Poker Club

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The Poker Club, founded in 1762, was one of several clubs in Edinburgh that were the focus of intellectual exchange during the Scottish Enlightenment. In its early days, the Club met in "Thomas Nicholson's tavern, near the Mercat cross, where over a shilling dinner and modest quantities of sherry and claret, lively discussions ensued on political topics and members were freely 'roasted' for their views."[1].

The Poker Club arose by a renaming of the "Militia Club" which had been formed to promote the cause of establishing a militia in Scotland. This aim was controversial, and, at Adam Smith's suggestion, the name was changed: the Poker was to "stir up" the militia question.[2]

The club was said to consist of all the literati of Edinburgh and its surroundings. The establishment was frugal and moderate, "as that for all clubs for a public purpose should be. The dinner was set soon after two o'clock, at one shilling a head, the wine to be confined to sherry and claret, and the reckoning to be called at six o’clock".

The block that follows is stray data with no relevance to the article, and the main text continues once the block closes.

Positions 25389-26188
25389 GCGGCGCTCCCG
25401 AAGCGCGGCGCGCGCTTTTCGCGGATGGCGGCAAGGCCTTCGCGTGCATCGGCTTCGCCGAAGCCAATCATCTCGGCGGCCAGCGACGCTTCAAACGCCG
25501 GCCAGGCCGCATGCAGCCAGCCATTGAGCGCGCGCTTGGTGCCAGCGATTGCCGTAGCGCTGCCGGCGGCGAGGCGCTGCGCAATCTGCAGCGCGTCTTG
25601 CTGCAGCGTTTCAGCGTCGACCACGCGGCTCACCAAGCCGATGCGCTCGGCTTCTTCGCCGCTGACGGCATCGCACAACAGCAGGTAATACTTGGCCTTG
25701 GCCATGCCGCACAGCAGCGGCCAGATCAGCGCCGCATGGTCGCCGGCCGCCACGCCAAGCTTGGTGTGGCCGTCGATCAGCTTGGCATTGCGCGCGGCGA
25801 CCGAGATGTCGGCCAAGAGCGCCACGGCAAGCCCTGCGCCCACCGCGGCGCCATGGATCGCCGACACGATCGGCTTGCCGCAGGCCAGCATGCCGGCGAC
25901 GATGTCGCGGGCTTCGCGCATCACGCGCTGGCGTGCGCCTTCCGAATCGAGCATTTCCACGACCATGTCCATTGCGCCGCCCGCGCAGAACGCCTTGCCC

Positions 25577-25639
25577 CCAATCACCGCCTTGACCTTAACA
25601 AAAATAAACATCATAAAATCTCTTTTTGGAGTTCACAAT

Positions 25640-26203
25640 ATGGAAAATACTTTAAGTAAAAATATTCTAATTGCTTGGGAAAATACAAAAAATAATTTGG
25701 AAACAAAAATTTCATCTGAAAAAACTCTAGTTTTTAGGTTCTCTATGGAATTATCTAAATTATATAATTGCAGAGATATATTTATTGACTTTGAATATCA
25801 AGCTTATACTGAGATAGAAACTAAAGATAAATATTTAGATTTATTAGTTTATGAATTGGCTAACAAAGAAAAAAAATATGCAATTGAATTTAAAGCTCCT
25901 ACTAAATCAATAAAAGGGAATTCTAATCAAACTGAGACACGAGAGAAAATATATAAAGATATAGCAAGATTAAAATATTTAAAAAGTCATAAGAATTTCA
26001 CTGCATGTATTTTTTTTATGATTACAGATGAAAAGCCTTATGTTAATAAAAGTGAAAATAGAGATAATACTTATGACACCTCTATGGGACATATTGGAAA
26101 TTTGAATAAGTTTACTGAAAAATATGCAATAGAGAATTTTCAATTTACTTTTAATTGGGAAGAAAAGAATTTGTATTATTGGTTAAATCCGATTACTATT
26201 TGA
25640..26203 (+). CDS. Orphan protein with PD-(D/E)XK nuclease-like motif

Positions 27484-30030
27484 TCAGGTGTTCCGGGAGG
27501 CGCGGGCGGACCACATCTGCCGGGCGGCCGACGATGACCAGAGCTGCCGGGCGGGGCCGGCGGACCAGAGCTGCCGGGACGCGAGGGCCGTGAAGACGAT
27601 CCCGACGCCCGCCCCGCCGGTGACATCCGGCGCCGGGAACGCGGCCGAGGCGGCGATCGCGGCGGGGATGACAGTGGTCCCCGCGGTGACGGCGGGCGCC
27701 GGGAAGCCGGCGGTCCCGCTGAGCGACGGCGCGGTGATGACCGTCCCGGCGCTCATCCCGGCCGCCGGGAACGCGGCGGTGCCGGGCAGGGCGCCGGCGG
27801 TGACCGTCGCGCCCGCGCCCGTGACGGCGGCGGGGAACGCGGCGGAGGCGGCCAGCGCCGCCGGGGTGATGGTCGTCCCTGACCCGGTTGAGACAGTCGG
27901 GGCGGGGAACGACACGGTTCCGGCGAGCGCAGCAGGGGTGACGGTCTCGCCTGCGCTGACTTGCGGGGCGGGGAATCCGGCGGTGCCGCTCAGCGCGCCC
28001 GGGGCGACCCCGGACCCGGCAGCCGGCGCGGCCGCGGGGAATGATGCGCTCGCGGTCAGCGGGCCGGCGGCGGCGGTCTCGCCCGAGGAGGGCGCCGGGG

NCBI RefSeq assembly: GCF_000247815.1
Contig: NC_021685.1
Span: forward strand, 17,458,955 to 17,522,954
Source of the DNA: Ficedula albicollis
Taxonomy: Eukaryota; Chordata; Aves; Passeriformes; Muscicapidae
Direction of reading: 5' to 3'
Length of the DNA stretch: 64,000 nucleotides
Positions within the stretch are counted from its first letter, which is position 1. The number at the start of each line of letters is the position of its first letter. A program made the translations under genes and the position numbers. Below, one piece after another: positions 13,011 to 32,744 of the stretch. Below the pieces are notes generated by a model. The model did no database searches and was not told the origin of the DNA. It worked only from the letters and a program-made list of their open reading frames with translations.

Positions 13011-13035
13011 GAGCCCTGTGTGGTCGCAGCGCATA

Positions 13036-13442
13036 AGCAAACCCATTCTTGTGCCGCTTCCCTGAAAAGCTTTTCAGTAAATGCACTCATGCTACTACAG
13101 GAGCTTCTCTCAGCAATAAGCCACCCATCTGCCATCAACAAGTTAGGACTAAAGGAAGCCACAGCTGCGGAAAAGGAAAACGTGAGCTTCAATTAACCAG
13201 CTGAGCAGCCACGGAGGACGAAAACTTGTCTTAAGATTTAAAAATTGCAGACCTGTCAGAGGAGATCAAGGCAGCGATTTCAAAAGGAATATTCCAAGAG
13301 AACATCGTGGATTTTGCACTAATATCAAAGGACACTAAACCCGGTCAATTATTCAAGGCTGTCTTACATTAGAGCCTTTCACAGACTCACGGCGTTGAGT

The first fifteen members were chosen by nomination, the rest by ballot, "two black balls to exclude the candidate". A new "preses" (chairman) was chosen at each meeting. There were three office bearers: the Secretary, Sir William Pulteney, the Assassin, Andrew Crosbie and the Assassin’s Assessor, David Hume "without whose assent nothing could be done, so that between "plus" and "minus" there was likely to be no bloodshed".

The minute book of 1776 names forty three members, including Joseph Black, "Jupiter" Carlyle, Sir John Clerk of Eldin, Henry Dundas, Adam Ferguson, Lord Elibank, Sir John Dalrymple, John Home, David Hume and his brother John, William Robertson, Hugh Blair, the Duke of Buccleugh, Lord Elibank, the Earl of Glasgow and Adam Smith. [3]

The club continued to meet until the early 1780's.

References

  1. Ross, Ian Simpson. (1995). The Life of Adam Smith. Oxford Scholarship Online ISBN 978-0-19-828821-3
  2. The Poker Club James Boswell.info
  3. Tytler, Alexander Fraser (1807) Memoirs of the Life and Writings of the Honourable Henry Home of Kames Appendix VIII (Tytler reproduces an original list from the manuscript of the Memoirs of the Reverend Dr. Alexander Carlyle)